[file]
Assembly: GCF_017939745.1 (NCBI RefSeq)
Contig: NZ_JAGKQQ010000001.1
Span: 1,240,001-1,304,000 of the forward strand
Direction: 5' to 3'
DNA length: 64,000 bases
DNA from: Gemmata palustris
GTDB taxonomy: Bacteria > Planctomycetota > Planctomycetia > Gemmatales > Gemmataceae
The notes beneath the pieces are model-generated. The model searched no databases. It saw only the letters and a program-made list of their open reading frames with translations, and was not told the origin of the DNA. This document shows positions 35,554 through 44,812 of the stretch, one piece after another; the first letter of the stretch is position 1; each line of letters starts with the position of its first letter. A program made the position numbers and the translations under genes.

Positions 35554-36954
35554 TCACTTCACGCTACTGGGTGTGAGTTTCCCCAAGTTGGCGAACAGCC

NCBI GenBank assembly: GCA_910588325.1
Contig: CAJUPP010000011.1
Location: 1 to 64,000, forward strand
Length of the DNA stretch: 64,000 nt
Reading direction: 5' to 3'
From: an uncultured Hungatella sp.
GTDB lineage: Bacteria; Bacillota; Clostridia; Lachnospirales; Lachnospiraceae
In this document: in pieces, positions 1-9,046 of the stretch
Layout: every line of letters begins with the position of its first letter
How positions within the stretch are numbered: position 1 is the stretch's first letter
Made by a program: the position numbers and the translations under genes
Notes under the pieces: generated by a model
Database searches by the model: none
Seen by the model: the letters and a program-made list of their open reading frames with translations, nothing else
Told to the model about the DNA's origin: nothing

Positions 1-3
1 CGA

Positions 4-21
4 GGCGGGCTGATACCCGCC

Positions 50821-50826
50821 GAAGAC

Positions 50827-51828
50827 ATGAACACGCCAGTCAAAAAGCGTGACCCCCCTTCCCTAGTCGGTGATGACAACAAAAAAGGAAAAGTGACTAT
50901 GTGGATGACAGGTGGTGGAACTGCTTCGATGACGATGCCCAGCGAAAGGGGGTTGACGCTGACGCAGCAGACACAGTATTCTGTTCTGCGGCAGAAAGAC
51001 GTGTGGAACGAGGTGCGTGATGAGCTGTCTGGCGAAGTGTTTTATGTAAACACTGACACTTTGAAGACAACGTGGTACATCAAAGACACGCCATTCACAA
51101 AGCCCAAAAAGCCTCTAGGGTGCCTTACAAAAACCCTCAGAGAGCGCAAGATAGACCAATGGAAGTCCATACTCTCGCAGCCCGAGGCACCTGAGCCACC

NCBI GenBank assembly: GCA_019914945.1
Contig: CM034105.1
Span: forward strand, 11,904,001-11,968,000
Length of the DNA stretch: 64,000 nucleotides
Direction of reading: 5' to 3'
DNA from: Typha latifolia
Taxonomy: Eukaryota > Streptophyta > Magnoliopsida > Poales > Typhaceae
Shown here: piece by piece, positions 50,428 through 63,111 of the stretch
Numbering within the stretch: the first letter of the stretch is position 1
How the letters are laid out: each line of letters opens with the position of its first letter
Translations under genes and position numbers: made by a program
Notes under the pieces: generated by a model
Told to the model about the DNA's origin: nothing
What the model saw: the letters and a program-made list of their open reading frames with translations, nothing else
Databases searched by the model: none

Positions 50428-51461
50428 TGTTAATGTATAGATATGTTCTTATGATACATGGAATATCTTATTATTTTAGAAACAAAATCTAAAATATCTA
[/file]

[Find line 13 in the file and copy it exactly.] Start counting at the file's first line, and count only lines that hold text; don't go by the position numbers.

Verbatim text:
Location: 1 to 64,000, forward strand